erin           ALL=(ALL)       ALL
frank          ALL= SERVICES, SOFTWARE

Oracle Linux supports the pluggable authentication modules (PAM) feature, which makes it easier to enforce strong user authentication and password policies, including rules for password complexity, length, age, expiration and the reuse of previous passwords. You can configure PAM to block user access after too many failed login attempts, after normal working hours, or if too many concurrent sessions are opened.

PAM is highly customizable by its use of different modules with customisable parameters. For example, the default password integrity checking module pam_cracklib.so tests password strength. The PAM configuration file (/etc/pam.d/system-auth) contains the following default entries for testing a password's strength:

password  requisite   pam_cracklib.so try_first_pass retry=3 type=
password  sufficient  pam_unix.so sha512 shadow nullok try_first_pass use_authtok
password  required    pam_deny.so

The line for pam_cracklib.so defines that a user gets three attempts to choose a good password. From the module's default settings, the password length must a minimum of six characters, of which three characters must be different from the previous password.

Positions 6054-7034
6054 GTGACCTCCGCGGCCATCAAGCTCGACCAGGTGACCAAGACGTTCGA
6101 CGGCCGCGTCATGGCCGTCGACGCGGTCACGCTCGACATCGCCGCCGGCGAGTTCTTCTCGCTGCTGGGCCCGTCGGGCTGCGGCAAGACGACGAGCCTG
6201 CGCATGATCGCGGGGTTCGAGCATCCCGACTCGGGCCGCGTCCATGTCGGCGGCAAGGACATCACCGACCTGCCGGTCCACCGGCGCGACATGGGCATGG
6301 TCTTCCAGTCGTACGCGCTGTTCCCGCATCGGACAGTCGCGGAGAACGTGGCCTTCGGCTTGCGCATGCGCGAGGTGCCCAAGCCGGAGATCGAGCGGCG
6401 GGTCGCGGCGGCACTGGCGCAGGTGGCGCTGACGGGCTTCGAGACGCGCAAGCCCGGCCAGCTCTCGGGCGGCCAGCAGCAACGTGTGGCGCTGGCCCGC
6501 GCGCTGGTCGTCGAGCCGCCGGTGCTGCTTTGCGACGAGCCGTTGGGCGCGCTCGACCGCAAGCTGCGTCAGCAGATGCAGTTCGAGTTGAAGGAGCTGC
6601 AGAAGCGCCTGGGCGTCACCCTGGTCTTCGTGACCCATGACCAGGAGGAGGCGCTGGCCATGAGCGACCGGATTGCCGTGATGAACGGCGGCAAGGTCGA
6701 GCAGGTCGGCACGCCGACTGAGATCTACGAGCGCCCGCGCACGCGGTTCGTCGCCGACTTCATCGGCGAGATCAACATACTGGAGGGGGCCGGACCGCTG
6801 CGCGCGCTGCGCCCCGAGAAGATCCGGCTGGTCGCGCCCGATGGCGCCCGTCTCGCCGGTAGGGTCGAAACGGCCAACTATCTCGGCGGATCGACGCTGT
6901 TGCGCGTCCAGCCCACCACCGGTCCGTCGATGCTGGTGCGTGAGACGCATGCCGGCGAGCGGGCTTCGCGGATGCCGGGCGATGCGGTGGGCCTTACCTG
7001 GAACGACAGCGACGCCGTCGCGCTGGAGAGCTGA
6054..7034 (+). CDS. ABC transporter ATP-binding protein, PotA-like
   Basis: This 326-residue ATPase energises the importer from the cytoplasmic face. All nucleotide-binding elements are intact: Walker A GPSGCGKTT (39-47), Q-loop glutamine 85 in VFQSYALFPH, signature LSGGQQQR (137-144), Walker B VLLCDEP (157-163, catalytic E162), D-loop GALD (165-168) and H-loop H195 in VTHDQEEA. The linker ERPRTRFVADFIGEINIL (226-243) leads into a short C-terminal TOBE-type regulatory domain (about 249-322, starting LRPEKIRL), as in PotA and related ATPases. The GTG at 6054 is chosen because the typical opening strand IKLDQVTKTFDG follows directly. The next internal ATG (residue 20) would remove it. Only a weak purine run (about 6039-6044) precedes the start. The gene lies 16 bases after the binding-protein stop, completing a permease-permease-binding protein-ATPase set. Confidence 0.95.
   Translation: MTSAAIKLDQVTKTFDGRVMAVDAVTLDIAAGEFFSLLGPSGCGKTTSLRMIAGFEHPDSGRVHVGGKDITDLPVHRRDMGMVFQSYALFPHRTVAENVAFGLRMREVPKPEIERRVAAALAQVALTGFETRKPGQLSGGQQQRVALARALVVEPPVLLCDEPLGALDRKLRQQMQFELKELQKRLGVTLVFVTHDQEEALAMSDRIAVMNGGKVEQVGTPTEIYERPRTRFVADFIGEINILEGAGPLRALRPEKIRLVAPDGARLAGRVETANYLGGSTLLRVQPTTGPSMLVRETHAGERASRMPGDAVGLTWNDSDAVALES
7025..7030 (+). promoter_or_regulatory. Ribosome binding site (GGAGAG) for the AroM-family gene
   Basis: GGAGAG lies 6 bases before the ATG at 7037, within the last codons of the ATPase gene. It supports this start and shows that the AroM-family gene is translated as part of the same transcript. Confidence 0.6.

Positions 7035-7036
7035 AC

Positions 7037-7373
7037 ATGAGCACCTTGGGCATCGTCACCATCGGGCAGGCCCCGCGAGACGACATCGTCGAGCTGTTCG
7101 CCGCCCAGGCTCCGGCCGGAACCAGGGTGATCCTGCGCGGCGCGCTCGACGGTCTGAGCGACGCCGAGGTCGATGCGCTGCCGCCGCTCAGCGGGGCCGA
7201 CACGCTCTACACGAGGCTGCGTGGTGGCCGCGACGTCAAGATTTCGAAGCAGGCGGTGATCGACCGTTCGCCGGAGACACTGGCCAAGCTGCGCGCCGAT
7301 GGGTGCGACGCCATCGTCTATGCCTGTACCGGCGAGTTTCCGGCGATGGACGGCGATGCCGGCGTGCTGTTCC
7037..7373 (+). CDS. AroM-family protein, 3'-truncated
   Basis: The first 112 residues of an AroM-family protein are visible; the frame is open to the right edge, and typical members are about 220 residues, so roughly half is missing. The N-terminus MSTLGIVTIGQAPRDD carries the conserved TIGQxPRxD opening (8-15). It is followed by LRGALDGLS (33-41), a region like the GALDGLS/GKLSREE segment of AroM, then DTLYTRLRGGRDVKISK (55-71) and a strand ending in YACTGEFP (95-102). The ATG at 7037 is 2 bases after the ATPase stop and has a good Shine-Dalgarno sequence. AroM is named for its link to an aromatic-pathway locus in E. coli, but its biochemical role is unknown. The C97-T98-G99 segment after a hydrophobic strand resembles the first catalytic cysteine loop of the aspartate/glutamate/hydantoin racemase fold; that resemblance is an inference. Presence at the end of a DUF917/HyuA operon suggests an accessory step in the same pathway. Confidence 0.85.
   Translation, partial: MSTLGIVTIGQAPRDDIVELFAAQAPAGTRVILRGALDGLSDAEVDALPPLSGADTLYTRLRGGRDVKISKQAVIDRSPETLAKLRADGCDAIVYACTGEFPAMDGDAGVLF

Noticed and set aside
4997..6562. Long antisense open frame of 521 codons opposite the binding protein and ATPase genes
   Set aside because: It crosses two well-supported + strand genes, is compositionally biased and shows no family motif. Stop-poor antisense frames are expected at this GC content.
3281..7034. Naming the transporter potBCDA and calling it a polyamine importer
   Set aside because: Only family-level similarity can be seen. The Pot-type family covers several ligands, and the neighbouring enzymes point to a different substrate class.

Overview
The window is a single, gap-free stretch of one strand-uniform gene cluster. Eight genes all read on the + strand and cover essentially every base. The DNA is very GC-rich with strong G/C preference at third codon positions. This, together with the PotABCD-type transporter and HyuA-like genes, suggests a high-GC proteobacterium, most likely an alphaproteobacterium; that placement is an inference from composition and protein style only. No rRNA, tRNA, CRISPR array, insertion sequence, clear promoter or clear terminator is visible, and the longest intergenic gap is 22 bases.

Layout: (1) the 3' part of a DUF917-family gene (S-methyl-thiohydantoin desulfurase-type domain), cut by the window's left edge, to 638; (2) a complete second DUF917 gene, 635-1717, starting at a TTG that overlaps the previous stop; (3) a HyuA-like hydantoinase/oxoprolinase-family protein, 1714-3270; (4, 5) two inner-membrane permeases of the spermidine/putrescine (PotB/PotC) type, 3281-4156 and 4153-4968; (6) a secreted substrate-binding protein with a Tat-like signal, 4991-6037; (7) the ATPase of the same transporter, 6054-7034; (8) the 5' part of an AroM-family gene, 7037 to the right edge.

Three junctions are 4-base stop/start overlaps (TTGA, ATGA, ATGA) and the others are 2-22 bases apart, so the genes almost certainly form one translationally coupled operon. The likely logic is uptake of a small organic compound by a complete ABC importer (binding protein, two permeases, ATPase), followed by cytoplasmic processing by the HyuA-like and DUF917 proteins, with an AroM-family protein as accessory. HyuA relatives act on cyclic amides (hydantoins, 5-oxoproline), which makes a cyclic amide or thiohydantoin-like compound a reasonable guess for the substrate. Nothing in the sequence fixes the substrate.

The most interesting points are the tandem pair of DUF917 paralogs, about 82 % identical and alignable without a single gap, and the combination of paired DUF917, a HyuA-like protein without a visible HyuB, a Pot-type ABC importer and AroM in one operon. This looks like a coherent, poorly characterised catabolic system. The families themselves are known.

The line for pam_unix.so specifies that the module is not to perform password checking (pam_cracklib will already have performed such checks), to use SHA-512 password hashing, to allow access if the existing password is null, and to use the /etc/shadow file.

You can modify the control flags and module parameters to change the checking that is performed when a user changes his or her password, for example:

password  required  pam_cracklib.so retry=3 minlen=8 difok=5 minclass=-1
password  required  pam_unix.so use_authtok sha512 shadow remember=5
password  required  pam_deny.so

The line for pam_cracklib.so defines that a user gets three attempts to choose a good password with a minimum of eight characters, of which five characters must be different from the previous password, and which must contain at least one upper case letter, one lower case letter, one numeric digit, and one non-alphanumeric character.

The line for pam_unix.so specifies that the module is not to perform password checking, to use SHA-512 password hashing, to use the /etc/shadow file, and to save information about the previous five passwords for each user in the /etc/security/opasswd file. As nullok is not specified, a user cannot change his or her password if the existing password is null.

The omission of the try_first_pass keyword means that the user is always asked for their existing password, even if he or she entered it for the same module or for a previous module in the stack.

Alternative modules are available for password checking, such as pam_passwdqc.so.

For more information, see Section 3.5, “Configuring and Using Pluggable Authentication Modules” and the pam_cracklib(8), pam_deny(8), pam_passwdqc(8), and pam_unix(8) manual pages.